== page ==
Review: Migrations: Journeys into British art

Posted on 6 March 2012 - No Comments

The Tate’s new Migrations exhibition doesn’t communicate the complex experiences of migration, but does have a varied display of art, says Georgia Hussey.

The knocking of wood against metal follows you from your first step into the Tate Britain’s Migrations exhibition. The most recent piece in the exhibition, Francis Alÿs’ video of a man hitting a London park fence, served less as a standalone piece (supposedly a walking exploration of the city) than as a constant reminder of the neat, chronological story of British migration you are following, from the stiff 16th and 17th century portraiture to modern day moving image.

However, this neat layout that divided migration into time frames, along with the slightly one-dimensional focus of the information accompanying the artworks (apparently migrant artists influenced British art and Britain influenced migrant artists), undermined the vibrant and varied art on display. The exhibition didn’t communicate the complex experiences of migration to, from and within Britain. And in particular, when art is so often used as a mouthpiece because other paths are cut off, the exhibition failed to appreciate the struggle of migration, the feelings of displacement and the pain of persecution that many of the pieces expressed.

Director of Liberty, Shami Chakrabarti has said that the exhibition needed to better portray the challenges of migration; “[it needed to] show that for most people, particularly people who are not middle class artists, migration can involve a struggle.”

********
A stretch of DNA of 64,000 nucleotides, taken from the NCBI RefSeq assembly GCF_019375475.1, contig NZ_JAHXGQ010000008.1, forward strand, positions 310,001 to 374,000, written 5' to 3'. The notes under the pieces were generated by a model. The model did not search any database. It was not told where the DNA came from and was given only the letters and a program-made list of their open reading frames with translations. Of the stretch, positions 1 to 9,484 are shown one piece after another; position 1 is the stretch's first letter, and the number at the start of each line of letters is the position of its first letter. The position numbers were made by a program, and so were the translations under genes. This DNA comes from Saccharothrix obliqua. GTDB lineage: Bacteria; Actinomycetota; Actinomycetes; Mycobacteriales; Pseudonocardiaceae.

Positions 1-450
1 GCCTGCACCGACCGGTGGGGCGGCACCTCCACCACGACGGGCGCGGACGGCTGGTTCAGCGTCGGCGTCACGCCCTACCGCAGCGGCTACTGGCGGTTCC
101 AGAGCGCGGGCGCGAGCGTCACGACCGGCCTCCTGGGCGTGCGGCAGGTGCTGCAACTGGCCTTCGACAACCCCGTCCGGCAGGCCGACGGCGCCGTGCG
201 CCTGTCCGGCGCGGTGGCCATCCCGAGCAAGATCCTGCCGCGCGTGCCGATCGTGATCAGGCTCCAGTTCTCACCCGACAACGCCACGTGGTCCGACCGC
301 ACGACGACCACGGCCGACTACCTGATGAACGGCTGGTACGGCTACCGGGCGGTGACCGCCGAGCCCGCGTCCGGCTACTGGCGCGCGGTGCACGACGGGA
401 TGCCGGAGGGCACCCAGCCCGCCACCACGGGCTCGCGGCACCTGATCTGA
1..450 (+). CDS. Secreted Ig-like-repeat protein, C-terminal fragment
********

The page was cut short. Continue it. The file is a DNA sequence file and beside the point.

One section that did deal with this aspect of migrant art was called Artists in Pursuit of International Language, showing the art arising from an influx from the Commonwealth in the 50s and 60s. The racial tension of that period was exemplified in the art world when, as the Tate’s introduction stated, “upon arrival many of them realised that the predominantly Euro-American art establishment tended to view their work in terms of ethnicity” rather than in the artistic terms they deserved.

But this again, seems to oversimplify and sanitise the problems Pakistani, Indian and West Indian migrants faced when they relocated to Britain. Growing racism and increasing support for political groups, such as the White Defence League, saw violent racial hatred building in Britain, leading to the 1958 race riots in London and around the country. Perhaps these particular artists on show were most concerned about being accepted into the Euro-American art establishment, but it seems to underestimate the struggle that many migrants went through.

A collection that looks at how people have mutually influenced each other is definitely more digestible in an hour’s lunch break, but the exhibition could have achieved a lot more.  The story of Britain’s migrant history is a positive one – it’s led us to a society today that is diverse and inclusive – but was often not a pleasant one, and was certainly not a straightforward one. And so it’s therefore a hard story to tell. But it is a story that Britain, and the Tate Britain, should try harder to communicate.

Georgia Hussey

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